The drawings have exactly the same power and pull of adorable royal baby images today. These images don’t just provide a sweet insight into Victoria’s early childhood with her German mother Victoire, Duchess of Kent and her older half-sister, Princess Feodore of Leiningen, from her mother’s first marriage. The shockingly unexpected death of Victoria’s father, Edward, Duke of Kent, fourth son of George III, when Victoria was eight months old, was a tragedy from which this small family unit never recovered. The privileged and cossetted little girl seen playing was right in the middle of an almighty royal family power struggle.
Victoria’s mother, the Duchess of Kent, was caught up in her late husband’s debts and family disputes. She stayed on at Kensington Palace to ensure that their daughter was seen as English enough to take the throne if no more royal cousins closer in line were born. The new Kensington Palace route displays this extraordinary story and the early rooms in particular set the surviving contents of this little girl’s playroom against a background of dynastic wrangling and wicked uncles.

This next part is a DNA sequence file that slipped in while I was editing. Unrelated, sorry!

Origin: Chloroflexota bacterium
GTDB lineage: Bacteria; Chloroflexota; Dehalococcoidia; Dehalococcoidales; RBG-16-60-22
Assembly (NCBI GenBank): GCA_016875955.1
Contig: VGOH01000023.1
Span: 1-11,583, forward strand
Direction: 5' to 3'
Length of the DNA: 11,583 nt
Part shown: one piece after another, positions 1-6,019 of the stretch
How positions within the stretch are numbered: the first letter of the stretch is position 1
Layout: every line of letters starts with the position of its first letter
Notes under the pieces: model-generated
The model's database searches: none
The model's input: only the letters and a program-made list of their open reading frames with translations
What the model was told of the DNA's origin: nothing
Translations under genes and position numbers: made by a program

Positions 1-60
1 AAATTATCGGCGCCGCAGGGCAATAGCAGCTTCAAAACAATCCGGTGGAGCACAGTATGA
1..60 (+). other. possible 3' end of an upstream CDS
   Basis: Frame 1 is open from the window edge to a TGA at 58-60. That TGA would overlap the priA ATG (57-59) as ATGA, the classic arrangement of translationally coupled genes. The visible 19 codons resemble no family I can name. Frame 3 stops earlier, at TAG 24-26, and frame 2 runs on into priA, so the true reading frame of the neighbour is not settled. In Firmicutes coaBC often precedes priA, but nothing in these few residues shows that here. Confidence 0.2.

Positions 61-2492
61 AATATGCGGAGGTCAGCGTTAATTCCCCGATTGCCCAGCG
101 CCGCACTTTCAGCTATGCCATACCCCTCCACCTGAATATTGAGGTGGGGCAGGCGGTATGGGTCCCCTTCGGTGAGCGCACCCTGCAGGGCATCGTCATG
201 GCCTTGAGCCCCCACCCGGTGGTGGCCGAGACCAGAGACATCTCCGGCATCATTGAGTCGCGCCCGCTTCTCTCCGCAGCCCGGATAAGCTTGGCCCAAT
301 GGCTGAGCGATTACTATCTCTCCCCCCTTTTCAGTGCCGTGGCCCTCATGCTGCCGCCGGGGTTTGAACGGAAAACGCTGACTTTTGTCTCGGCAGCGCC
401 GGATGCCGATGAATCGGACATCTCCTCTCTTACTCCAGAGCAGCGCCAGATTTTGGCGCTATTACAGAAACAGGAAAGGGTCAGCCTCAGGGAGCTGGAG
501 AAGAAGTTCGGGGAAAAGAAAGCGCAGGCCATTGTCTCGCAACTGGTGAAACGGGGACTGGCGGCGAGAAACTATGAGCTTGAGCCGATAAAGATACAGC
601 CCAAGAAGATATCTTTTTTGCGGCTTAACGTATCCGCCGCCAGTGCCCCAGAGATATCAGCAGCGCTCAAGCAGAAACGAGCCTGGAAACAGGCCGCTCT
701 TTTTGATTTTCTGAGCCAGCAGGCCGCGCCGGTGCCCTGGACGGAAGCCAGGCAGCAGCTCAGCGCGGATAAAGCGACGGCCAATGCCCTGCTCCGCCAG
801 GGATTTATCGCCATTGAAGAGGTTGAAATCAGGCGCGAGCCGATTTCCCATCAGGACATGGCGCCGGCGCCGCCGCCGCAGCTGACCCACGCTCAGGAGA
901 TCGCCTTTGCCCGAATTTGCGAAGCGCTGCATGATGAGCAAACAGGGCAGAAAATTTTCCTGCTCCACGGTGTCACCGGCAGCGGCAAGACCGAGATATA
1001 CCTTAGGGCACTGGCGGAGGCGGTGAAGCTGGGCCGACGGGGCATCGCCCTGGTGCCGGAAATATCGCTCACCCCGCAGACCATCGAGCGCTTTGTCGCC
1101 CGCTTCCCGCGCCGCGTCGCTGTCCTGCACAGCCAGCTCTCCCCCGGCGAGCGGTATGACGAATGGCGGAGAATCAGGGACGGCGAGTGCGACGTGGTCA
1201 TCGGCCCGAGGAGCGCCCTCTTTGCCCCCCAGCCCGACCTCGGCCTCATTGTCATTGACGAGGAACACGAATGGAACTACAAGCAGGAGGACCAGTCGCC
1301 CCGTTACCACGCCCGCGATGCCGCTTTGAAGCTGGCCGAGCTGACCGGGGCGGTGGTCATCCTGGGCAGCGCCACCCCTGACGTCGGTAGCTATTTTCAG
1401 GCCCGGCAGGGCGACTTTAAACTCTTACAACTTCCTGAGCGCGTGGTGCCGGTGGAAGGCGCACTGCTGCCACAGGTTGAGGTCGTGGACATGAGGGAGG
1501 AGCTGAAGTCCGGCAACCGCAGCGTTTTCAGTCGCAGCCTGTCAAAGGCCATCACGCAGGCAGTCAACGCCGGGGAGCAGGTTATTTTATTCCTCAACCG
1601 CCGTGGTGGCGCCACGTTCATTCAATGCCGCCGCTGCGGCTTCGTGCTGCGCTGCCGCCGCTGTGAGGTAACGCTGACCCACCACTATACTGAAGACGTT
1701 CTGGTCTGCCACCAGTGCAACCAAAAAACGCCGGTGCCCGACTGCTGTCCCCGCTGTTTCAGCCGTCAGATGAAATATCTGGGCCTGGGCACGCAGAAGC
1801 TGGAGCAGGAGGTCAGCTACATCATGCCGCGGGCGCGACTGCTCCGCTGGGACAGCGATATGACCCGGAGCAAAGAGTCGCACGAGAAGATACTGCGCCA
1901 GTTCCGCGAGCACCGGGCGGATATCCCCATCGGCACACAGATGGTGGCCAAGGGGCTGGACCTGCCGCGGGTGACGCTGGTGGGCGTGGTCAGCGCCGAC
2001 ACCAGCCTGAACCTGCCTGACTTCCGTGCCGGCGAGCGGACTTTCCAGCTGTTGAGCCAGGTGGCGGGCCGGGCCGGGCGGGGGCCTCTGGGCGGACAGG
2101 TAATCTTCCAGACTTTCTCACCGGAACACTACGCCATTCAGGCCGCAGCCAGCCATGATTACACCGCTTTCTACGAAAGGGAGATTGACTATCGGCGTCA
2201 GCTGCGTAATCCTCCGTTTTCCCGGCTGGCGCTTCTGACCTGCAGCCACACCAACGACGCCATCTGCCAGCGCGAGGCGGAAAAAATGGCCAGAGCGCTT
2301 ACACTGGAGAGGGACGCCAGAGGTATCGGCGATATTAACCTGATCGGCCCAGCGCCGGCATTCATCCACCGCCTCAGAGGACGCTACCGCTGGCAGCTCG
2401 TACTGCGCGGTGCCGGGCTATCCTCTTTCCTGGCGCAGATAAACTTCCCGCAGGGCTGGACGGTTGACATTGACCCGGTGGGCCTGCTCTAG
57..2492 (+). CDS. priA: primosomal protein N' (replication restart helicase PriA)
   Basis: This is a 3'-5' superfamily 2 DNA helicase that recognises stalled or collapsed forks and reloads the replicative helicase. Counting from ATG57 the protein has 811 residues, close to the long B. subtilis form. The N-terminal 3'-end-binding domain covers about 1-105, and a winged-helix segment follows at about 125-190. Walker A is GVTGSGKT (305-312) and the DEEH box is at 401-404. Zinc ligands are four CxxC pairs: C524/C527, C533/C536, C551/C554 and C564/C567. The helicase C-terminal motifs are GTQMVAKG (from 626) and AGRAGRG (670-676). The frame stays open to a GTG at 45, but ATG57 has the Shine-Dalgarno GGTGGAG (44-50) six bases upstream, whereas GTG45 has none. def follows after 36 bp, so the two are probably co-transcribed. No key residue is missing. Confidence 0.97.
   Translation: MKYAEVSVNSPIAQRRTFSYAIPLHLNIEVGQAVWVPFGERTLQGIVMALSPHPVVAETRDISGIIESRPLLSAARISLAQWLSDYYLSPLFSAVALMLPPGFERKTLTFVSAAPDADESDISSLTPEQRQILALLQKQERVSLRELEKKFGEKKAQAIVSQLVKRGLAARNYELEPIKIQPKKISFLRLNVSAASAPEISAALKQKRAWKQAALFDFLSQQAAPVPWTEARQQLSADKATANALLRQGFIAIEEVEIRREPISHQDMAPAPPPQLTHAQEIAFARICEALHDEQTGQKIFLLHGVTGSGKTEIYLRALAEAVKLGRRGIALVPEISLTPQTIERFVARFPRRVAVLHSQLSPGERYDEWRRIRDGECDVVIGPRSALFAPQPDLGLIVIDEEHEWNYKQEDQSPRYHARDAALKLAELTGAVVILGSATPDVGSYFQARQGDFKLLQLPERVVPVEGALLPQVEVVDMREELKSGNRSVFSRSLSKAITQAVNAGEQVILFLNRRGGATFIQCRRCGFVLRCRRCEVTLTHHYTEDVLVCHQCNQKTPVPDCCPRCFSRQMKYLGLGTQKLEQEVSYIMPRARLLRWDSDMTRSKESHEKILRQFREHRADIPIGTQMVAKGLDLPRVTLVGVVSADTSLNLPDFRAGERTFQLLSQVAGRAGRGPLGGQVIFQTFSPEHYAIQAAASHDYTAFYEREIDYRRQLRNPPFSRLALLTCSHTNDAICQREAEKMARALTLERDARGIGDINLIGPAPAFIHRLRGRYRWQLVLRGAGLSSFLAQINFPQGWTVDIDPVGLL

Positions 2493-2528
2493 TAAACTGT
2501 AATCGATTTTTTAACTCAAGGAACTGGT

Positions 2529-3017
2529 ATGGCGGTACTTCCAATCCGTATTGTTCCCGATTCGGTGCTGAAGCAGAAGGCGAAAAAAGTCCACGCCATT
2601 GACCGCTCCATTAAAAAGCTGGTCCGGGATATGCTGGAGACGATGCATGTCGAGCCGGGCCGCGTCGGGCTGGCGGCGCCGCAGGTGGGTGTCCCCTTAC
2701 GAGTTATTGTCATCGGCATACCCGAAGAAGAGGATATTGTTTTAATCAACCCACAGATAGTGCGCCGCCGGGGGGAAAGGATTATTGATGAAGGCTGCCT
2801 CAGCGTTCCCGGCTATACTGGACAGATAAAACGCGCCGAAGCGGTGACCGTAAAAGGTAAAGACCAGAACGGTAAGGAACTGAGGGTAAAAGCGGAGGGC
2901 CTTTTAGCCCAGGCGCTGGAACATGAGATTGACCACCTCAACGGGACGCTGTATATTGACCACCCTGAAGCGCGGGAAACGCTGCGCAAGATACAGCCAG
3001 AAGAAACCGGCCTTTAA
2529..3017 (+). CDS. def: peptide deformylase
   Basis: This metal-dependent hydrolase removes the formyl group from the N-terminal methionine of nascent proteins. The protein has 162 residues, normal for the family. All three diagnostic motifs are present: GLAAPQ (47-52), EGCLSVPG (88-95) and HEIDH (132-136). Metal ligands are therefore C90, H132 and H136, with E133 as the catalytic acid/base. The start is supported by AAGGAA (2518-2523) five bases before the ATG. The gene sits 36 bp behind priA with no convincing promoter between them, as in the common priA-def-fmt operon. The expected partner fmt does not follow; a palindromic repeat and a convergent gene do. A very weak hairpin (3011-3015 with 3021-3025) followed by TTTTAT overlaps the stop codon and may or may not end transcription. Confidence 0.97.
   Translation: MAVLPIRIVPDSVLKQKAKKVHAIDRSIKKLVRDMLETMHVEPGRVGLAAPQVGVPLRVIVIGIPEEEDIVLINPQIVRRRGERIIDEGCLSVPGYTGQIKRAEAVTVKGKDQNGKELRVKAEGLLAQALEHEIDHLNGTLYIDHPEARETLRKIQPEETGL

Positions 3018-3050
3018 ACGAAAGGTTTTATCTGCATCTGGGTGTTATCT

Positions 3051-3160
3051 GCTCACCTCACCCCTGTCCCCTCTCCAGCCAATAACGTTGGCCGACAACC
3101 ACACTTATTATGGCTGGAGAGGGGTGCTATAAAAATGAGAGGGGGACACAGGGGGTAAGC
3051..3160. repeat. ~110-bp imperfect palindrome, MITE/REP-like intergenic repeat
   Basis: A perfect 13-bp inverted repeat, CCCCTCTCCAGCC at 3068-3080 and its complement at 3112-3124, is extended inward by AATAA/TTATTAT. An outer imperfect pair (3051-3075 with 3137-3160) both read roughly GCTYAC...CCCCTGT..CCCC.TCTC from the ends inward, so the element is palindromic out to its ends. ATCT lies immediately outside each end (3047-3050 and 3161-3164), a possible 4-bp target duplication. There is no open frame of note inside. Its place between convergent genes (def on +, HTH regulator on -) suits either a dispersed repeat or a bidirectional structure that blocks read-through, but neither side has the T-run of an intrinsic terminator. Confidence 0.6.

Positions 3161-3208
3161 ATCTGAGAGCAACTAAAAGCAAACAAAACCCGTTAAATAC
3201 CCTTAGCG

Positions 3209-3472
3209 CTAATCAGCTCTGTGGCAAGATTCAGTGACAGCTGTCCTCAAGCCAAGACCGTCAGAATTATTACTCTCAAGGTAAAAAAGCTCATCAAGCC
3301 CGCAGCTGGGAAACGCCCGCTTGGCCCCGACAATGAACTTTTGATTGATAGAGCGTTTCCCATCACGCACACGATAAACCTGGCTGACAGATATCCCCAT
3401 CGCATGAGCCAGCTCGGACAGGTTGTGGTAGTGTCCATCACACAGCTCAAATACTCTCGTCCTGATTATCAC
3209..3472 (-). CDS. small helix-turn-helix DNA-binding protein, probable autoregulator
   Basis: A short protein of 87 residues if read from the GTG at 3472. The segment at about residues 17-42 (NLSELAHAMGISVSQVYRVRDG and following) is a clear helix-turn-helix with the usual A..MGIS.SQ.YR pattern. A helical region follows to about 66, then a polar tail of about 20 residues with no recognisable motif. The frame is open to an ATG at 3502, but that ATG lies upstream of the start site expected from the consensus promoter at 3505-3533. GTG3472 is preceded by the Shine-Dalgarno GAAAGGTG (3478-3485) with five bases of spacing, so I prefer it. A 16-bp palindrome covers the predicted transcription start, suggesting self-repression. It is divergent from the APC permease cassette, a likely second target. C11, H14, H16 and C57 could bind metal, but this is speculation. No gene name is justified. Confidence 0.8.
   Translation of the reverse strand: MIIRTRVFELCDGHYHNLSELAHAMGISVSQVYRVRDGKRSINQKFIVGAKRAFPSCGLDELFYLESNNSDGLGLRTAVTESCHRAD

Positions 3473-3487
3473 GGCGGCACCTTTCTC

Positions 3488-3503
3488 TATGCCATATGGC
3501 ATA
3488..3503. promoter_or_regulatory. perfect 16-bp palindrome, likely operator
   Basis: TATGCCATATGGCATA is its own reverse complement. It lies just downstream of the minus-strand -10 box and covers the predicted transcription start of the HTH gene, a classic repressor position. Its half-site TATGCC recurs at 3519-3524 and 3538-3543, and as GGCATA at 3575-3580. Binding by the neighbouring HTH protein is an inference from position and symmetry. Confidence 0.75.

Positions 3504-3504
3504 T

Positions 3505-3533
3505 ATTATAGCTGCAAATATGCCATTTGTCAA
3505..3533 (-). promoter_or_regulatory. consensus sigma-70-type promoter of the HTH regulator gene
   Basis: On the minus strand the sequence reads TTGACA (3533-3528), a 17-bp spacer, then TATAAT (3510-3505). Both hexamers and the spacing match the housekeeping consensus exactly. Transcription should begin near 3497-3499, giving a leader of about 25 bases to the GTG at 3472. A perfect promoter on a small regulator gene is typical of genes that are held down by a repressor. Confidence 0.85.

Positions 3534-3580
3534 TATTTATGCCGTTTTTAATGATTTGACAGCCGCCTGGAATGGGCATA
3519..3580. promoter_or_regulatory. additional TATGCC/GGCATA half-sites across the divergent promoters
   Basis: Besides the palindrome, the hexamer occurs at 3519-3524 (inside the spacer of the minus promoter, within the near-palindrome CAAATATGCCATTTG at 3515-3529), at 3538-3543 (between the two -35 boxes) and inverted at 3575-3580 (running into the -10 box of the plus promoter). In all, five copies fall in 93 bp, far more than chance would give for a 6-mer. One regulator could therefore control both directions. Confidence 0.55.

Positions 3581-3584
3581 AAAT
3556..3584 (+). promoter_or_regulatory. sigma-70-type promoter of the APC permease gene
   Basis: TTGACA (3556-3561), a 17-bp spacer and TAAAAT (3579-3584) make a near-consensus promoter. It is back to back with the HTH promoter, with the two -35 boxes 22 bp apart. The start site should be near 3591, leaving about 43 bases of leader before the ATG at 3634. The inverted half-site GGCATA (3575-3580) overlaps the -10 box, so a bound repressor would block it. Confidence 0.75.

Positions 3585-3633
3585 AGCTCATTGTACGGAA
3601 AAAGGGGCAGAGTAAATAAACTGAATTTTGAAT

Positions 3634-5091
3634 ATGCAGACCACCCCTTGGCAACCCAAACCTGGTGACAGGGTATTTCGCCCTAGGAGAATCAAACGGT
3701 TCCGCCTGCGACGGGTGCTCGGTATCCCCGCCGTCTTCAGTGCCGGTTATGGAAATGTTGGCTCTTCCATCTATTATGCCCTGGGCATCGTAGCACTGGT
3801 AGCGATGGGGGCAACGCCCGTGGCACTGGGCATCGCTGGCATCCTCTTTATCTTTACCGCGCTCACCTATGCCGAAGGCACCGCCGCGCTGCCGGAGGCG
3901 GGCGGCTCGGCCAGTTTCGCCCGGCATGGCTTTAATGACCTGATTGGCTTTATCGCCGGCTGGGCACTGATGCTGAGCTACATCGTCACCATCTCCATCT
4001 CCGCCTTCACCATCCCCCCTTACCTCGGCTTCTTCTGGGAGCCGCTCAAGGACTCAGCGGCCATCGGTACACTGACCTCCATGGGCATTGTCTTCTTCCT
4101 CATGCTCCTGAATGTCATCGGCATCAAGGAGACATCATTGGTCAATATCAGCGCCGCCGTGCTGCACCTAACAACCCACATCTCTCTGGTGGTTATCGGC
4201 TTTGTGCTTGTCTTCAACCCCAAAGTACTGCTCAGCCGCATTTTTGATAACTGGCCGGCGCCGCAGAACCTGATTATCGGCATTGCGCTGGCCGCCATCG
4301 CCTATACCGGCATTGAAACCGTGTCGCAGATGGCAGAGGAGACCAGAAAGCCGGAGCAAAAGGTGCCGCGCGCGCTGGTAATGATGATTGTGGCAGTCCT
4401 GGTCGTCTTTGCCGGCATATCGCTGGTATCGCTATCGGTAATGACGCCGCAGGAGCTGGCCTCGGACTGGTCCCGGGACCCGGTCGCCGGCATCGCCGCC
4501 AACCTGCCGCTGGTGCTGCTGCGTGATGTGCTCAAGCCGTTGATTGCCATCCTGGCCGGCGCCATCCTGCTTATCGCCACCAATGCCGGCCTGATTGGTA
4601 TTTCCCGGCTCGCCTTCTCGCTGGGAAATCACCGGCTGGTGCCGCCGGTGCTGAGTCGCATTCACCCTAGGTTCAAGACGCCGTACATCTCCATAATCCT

The Duchess, Victoria and Feodore regularly went on holiday to Kent throughout the 1820s and 1830s. They stayed in comfortably appointed residences – Albion House, Townley House or West Cliffe House. Ramsgate had been popular for decades with well-to-do holiday-makers for the fashionable tonic of sea-bathing, delightfully captured by Benjamin West in The bathing place at Ramsgate over 40 years before. Ramsgate gained the unique status of ‘Royal harbour’, bestowed by Victoria’s ‘Uncle-King’ George IV in 1820, and a fifty-two foot sea front obelisk honoured George, nicknamed the ‘Royal Toothpick’ by unimpressed locals, was erected a few years later.